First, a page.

Actual question from the 2008 All Souls College (Oxford) entrance exam: “Does the moral character of an orgy change when the participants wear Nazi uniforms?”

I reply:  Yes, it does.  (Though, really, why are they wearing anything at all if it’s an orgy?)

Simply because a person is libertine in his sexuality does not mean that he exhibits moral turpitude in other aspects of his life.  This includes the ability to be offended by Nazi uniforms.  Let’s rephrase the question this way:  does the moral character of a “native and colonial” costume party change when Prince Harry shows up with a swastika armband?

Speaking strictly of the orgy, Nazi uniforms introduce an unsettling power structure.  The ‘conceit’ behind an orgy, if you will, is that everyone gets some.  Since the question overlooks the specifics of the orgy (round robin?  Roman free-for-all?  bukkake?  Wheel of Fortune?), one must assume that everyone approaches the orgy on equal footing.  Nazi uniforms introduce a master/submissive dynamic, which necessarily upsets this balance.

(One could argue, of course, that Nazi uniforms are role-playing, akin to ‘stern professor/naughty student’ or ‘football coach/star quarterback’ scenarios.  But Nazism is acknowledged to be beyond the pale.  Case in point:  many years ago, I rented a — oh, how shall I put this? — a ‘romantic comedy’ called Honorable Discharge.  In one scene, two men cycled through various military uniforms.  “Sailors suck,” the costume aficionado says to the other.  “Soldiers fuck.”  After their encounter, the costumier asks the jejune Lejeune [played by Chuck Barron], “Which would you like to be next?  The Nazi or the Jew?”  Barron, the viewer’s stand-in, gapes in disbelief.)

Which brings us to The Night Porter.  (Corollary question:  does watching the Night Porter the day after Yom Kippur make one a bad Jew? Answer:  Don’t ask me.  I’m not Jewish.)  While I can’t say that I enjoyed the film — the way one does not ‘enjoy’ Salò; or the 120 Days of Sodom — I will say that it’s provocative in examining not only the psychology of Nazi perpetrators, but of its victims too.  I do wonder the film errs in placing too much emphasis on Dirk Bogarde’s suave, murderous SS officer Max and not enough on Charlotte Rampling’s suffering Lucia.  Her psychosexual journey — concentration camp victim to survivor, respected citizen to masochistic prisoner — is the moral heart of the film.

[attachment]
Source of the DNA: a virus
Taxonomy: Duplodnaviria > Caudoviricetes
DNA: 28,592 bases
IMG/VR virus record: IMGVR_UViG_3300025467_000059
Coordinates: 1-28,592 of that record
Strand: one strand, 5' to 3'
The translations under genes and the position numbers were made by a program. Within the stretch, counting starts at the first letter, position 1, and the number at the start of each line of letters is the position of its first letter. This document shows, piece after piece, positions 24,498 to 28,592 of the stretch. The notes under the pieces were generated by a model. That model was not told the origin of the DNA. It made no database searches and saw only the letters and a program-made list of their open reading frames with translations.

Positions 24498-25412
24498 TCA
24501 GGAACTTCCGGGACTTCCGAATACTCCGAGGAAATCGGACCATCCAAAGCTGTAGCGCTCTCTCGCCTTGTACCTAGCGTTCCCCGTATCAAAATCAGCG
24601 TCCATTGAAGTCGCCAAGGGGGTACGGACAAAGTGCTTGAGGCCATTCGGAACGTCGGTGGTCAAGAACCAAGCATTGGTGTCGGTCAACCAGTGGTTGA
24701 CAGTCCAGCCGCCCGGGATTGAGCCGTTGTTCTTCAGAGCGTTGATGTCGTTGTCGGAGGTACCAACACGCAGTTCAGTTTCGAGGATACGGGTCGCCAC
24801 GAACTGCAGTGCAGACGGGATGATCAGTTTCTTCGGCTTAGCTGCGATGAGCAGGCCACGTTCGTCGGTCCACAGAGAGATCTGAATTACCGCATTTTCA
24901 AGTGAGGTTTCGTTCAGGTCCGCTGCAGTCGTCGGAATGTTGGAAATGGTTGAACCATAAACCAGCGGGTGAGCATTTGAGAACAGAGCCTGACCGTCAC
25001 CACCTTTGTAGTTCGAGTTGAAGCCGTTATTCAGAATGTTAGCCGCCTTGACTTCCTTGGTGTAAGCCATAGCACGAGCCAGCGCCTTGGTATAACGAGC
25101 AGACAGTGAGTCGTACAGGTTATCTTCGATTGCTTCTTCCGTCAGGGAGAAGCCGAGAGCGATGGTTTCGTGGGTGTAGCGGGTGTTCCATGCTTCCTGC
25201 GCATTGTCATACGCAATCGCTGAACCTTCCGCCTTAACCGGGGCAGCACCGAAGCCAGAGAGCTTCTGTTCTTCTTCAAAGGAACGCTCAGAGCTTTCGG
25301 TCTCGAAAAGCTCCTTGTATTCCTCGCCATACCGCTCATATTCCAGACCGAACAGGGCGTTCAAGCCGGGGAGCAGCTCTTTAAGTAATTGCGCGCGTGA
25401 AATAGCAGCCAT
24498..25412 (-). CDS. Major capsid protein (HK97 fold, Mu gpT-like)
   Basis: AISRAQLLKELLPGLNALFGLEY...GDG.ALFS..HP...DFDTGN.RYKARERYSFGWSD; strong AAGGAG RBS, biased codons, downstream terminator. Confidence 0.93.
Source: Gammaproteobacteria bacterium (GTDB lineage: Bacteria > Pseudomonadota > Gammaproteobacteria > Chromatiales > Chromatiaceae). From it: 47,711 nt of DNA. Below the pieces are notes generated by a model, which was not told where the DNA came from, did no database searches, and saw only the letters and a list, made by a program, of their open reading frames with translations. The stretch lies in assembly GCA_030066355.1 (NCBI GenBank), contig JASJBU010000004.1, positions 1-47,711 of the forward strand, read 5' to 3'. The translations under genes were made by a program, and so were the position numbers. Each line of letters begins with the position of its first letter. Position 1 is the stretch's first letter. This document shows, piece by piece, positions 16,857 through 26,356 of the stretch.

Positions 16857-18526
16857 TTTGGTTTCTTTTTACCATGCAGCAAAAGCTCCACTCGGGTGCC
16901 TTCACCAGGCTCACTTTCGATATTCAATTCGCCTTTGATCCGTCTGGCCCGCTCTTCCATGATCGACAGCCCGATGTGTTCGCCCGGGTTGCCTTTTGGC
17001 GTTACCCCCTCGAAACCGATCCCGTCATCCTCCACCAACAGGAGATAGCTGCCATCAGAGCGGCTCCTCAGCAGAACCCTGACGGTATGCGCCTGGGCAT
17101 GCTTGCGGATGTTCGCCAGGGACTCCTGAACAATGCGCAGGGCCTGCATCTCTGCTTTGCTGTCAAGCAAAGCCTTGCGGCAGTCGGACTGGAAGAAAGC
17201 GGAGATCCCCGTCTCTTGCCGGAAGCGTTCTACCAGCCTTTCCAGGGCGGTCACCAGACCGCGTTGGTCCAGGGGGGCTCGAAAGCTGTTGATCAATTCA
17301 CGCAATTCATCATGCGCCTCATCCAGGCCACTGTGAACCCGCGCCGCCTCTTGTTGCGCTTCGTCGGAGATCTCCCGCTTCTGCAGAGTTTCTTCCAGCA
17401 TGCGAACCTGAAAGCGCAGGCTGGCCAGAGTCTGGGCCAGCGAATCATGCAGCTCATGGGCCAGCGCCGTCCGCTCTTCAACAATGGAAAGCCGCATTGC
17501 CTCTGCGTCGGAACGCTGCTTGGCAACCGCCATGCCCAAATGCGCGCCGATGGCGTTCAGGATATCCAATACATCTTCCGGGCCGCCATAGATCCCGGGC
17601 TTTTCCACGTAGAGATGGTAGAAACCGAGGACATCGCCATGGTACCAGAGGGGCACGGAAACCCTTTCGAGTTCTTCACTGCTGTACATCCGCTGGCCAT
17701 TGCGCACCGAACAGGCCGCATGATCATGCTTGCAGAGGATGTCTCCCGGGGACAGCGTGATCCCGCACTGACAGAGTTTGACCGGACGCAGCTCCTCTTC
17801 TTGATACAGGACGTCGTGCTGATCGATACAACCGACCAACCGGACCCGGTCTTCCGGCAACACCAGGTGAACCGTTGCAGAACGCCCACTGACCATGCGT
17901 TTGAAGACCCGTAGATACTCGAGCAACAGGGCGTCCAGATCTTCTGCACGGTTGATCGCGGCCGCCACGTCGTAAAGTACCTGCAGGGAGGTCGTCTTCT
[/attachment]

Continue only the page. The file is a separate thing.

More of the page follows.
(Here, I’d like to point out my fondness for ‘Naziploitation’ films [Love Camp 7, the Ilsa series], though I haven’t yet had a chance to read any Israeli Stalags.)

Does the moral character of The Night Porter change when Lucia takes charge of her sexuality while performing topless, in Nazi regalia, for a group of SS officers?  Or when she reclaims that sexuality when voluntarily chained in Max’s apartment?  Director Liliana Cavani doesn’t offer answers.  In this way, she’s like the Oxford test-givers, showing how there’s no easy entrance into this world.

My sister had a book of Hans Christian Anderson fairy tales — a gray hardcover with watercolor illustrations for each tale.  I devoured them repeatedly (except for “The Snow Queen,” which seemed exceptionally long).  Fairy tales, in my mind, were supposed to be short and aphoristic — and the Brothers Grimm were certainly so.  Hans Christian Anderson was different, though:  his tales were moody.  In the film version of The Red Shoes, impresario Boris Lermontov describes the end of the titular tale as follows:  “Oh, she dies.”

Well, not quite:  in the version I remember, the cursed dancer begs a woodcutter to chop off her feet, and after he does, the shoes dance away with her severed feet still in them.  And then she lives happily ever after.  As a nun.  Repenting.

Powell and Pressburger transform a cautionary tale about vanity (the girl insists on wearing her red shoes to church) into one about artistic imperatives, but, to me, “The Red Shoes” will always be about vanity.  To wit:  my own pair of red shoes.  They weren’t ballet shoes — my ankles would crack long before first position — but a pair of Airwalks.  (Nowadays, everyone wears has a pair of Day-Glo Pumas, but I bought mine over 10 years ago, when I lived in Washington, D.C.)  The red had a metallic sheen, the type of color you see on a Ford Taurus to make it ‘jazzy.’  On the soles of the shoes was a design of interlocking arrows, like a dance pattern.

Those shoes were my first statement of sartorial personality.  Before that, shoes were simply a vehicle to protect your feet.  It was OK if they were from Payless Shoe Source made your feet stink.  It was OK if they stained your socks when they got wet, because they didn’t signify anything.  All this changed, of course, when I found that first pair that I loved.